Cover: The English Atlantic in an Age of Revolution, 1640–1661, from Harvard University PressCover: The English Atlantic in an Age of Revolution, 1640–1661 in PAPERBACK

The English Atlantic in an Age of Revolution, 1640–1661

Add to Cart

Product Details

PAPERBACK

$47.00 • £37.95 • €42.50

ISBN 9780674024120

Publication Date: 03/01/2007

Short

356 pages

6-1/8 x 9-1/4 inches

1 map, 1 table

World

Between 1640 and 1660, England, Scotland, and Ireland faced civil war, invasion, religious radicalism, parliamentary rule, and the restoration of the monarchy. Carla Gardina Pestana offers a sweeping history that systematically connects these cataclysmic events and the development of the infant plantations from Newfoundland to Surinam.

By 1660, the English Atlantic emerged as religiously polarized, economically interconnected, socially exploitative, and ideologically anxious about its liberties. War increased both the proportion of unfree laborers and ethnic diversity in the settlements. Neglected by London, the colonies quickly developed trade networks, especially from seafaring New England, and entered the slave trade. Barbadian planters in particular moved decisively toward slavery as their premier labor system, leading the way toward its adoption elsewhere. When by the 1650s the governing authorities tried to impose their vision of an integrated empire, the colonists claimed the rights of “freeborn English men,” making a bid for liberties that had enormous implications for the rise in both involuntary servitude and slavery. Changes at home politicized religion in the Atlantic world and introduced witchcraft prosecutions.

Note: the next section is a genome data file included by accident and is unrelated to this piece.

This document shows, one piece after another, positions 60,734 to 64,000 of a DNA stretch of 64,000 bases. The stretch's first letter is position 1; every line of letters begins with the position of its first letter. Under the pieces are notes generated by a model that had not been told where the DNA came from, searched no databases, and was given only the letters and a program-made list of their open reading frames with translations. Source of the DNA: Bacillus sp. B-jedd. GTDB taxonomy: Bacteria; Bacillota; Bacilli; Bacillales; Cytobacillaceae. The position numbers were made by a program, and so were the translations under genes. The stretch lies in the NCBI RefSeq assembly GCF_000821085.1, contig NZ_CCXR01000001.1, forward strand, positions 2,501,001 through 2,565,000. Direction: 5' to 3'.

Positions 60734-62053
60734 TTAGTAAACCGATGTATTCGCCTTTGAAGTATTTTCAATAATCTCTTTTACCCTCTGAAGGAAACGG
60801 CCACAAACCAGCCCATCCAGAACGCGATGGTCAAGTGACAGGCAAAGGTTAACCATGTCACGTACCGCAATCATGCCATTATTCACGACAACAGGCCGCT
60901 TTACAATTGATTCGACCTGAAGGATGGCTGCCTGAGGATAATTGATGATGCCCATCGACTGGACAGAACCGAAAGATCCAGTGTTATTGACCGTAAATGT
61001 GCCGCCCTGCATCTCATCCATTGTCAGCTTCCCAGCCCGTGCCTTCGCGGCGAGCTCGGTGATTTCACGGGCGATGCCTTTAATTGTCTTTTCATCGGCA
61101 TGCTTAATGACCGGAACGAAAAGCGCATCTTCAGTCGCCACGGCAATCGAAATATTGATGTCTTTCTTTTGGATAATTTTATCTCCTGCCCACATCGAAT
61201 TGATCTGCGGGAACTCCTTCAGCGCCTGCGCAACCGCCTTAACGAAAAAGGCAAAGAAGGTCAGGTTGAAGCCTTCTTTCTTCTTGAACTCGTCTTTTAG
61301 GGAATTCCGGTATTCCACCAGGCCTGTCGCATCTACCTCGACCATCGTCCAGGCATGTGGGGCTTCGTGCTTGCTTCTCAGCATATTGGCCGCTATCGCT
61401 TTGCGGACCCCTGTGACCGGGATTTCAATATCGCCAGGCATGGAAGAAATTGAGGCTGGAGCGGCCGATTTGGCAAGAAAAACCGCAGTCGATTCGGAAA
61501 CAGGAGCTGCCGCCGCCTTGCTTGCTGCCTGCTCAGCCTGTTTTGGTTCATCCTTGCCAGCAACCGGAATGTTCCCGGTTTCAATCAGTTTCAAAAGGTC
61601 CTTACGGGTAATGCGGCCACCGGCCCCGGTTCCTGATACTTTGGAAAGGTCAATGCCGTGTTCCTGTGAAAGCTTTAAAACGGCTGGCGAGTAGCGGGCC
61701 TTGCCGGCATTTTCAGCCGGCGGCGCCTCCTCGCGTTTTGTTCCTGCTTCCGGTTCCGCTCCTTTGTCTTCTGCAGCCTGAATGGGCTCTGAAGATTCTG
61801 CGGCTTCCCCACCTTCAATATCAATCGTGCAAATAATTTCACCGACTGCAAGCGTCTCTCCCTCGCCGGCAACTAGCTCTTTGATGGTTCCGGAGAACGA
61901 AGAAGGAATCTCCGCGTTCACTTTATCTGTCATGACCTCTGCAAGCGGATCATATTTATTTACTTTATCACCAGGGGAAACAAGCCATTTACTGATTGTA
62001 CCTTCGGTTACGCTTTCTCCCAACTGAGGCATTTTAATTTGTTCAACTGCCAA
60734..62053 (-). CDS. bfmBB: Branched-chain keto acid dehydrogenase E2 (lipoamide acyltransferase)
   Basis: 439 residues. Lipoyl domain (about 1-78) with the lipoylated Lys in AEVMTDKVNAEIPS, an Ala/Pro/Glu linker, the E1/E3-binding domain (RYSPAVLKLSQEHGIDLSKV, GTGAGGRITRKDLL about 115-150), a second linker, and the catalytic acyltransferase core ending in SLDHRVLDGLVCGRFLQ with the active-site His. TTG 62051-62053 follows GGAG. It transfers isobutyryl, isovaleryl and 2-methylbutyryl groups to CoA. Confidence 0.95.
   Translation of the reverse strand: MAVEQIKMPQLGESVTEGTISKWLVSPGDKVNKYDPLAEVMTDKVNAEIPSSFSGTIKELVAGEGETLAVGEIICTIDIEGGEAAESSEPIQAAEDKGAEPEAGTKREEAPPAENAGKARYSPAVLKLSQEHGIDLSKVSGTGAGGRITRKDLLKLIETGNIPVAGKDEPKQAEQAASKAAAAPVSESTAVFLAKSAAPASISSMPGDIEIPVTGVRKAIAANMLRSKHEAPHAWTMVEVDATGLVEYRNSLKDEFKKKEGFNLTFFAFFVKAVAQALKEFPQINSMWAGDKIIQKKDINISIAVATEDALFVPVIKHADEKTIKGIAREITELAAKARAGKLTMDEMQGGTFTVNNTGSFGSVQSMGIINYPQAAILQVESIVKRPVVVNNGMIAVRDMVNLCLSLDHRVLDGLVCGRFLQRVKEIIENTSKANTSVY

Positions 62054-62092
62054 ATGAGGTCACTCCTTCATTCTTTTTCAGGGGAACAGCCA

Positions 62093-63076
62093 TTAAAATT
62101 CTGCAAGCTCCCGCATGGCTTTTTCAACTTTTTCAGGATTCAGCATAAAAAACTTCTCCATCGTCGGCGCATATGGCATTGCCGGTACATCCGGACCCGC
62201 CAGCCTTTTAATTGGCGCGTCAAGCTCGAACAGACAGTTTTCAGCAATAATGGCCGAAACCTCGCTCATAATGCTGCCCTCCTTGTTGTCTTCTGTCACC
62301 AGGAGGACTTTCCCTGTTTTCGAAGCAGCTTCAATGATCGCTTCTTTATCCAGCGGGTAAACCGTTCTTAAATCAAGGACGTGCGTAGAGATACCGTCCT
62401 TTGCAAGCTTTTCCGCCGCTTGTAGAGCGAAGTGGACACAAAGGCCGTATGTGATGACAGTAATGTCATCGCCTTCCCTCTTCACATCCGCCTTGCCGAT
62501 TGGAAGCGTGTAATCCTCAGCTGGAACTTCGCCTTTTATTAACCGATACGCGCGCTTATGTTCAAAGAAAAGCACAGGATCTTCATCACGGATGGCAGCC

Pestana presents a compelling case for rethinking our assumptions about empire and colonialism and offers an invaluable look at the creation of the English Atlantic world.

Recent News

From Our Blog

Jacket, What Remains: Bringing America’s Missing Home from the Vietnam War, by Sarah Wagner, from Harvard University Press

Remembering Our Veterans during a Pandemic

Social distancing will make this Memorial Day quite different from what we are used to. Sarah Wagner, author of What Remains: Bringing America’s Missing Home from the Vietnam War, shows the way she’s chosen to remember and honor veterans during these challenging times. Dispatch from DC: Memorial Day weekend in the nation’s capital will be different this year. No motorcycles rumbling around the Nati

‘manifold glories of classical Greek and Latin’

The digital Loeb Classical Library (loebclassics.com) extends the founding mission of James Loeb with an interconnected, fully searchable, perpetually growing virtual library of all that is important in Greek and Latin literature.